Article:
Tax Planning

Urgent Tax Moves to Make Before Dec 31

URGENT tax steps to take before year-end!
Starting 2018, the tax overhaul that President Donald Trump signed into law this past Friday caps the deductions for state and local income and property taxes at $10,000 combined. This is a significant blow to homeowners in expensive housing markets like California. If you pay more than that and itemize your taxes, it makes sense to try to pay as much of your California and local tax bill before 2018, when you can still use the old rules to take a larger deduction.
 

Hitting a Tax Gapper

Summer is almost here, and sports fans across America have a lot to look forward to. Basketball's 13-month-long season is (finally) starting to heat up. Hockey playoffs are coming to a close. Baseball is in full swing, and NFLers are about to report to training camps. Stop at any bar or water cooler in the land, and you'll hear talk of wins, losses, and plays that you just have to see.

Fans and analysts have all sorts of statistics they can use to measure (and argue about) their teams' performance. "Turf investors" have relied on The Daily Racing Form for over a century. Baseball is famed for legions of "sabermetricians," who obsess over statistics like WAR (Wins Above Replacement), BABIP (Batting Average on Balls in Play), and LWCT (Largest Wad of Chewing Tobacco). Football and basketball too, even hockey, all lend themselves to measures far beyond the mere score at the end of the game.

But there's one more sports statistic we might need to evaluate our favorite team by, and that's SITR (State Income Tax Rate).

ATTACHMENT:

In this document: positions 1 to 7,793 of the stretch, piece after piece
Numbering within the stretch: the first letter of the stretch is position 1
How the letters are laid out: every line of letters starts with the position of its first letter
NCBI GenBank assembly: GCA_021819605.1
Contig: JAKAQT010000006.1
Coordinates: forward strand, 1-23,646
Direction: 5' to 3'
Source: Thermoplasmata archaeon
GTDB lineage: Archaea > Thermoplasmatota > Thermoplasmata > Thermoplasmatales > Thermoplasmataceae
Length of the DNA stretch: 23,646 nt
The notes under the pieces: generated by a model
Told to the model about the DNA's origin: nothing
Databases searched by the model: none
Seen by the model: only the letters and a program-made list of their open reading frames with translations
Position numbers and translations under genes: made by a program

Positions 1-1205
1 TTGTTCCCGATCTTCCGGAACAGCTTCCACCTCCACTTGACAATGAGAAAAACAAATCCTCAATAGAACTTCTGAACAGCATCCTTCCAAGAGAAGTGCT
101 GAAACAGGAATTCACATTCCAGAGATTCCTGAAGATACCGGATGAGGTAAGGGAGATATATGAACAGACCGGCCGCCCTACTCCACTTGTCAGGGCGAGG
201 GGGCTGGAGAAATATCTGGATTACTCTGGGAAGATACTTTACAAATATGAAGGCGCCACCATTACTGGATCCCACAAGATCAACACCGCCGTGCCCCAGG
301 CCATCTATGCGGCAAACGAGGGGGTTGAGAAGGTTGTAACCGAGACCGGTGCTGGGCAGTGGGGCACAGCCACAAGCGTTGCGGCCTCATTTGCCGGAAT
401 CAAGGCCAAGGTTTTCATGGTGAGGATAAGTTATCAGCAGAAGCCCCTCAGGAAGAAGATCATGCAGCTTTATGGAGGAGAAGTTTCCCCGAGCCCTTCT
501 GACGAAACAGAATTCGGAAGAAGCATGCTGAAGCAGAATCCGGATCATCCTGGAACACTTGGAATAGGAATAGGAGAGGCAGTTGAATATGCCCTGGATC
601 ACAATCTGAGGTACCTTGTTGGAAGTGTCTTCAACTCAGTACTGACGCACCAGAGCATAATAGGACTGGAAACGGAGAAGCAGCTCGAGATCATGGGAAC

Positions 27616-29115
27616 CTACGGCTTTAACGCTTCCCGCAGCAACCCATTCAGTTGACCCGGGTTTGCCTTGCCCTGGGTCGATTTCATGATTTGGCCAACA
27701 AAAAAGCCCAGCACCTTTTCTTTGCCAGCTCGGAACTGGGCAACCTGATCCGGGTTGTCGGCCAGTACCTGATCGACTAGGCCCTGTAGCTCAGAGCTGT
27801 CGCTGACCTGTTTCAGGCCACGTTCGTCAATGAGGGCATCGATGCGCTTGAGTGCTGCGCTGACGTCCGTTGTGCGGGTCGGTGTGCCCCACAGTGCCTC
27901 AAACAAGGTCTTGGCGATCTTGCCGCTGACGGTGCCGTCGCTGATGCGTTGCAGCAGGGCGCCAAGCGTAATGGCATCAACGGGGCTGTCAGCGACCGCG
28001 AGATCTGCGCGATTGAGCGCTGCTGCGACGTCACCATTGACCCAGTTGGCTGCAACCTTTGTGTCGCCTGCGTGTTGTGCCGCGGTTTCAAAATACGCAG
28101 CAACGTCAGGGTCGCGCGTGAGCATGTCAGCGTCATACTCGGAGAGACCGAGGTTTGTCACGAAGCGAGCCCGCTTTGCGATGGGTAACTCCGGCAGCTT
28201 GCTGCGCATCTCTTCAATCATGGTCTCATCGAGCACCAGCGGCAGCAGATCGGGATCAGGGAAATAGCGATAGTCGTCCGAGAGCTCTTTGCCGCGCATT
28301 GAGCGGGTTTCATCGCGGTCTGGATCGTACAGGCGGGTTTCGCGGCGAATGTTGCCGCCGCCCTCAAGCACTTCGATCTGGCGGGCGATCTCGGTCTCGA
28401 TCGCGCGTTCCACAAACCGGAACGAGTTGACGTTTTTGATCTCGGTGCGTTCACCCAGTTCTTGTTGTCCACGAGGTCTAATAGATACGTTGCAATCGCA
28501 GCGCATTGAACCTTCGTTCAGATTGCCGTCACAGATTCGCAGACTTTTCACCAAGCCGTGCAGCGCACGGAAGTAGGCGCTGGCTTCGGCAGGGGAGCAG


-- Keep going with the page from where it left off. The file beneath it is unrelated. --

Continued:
New rules for divorced parents & depedent deductions

The IRS issued in 2007 regulations addressing various issues pertaining to divorced parents and who can claim the dependent exemptions. These new rules take affect for most divorced parents with the filing of your 2009 income tax return.

Beginning for years beginning after July 2, 2008 (so 2009 for calendar year individual taxpayers) the IRS will no longer accept a divorce decree in lieu of Form 8332, Release of Claim to Exemption fro Child of Divorced or Separated Parents, even if the decree contains all of the information otherwise found on the Form 8332 and is not conditional in any respect (for example, conditioned on child support payments being current, etc.).

Watch out for taxes if you sell your life insurance contract

The IRS has issued two new rulings addressing the sale and surrender of life insurance contracts from the point of view of policyholders and the investors. In this down economy, it can make good economic sense to sell an insurance policy that is no longer needed, or maybe can no longer be afforded.

The sale of an insurance policy is the sale of an asset; however, the gain could be either ordinary income (taxed like wages) or capital gain income (generally a lower tax rate). You will also need to take into account your investment in the policy (your tax basis).

Now, this discussion does not pertain to someone selling their insurance policy when they are either chronically ill or terminally ill. In those circumstances special exclusions generally will apply.

There are three situations under which you may be selling your policy.

  1. Surrender of the policy to the issuer for cash value.
  2. Sale of the policy with cash surrender value to an unrelated person.
  3. Sale of the policy with no cash surrender value to an unrelated person.

Here are the examples for each situation which demonstrate how the tax bite is determined.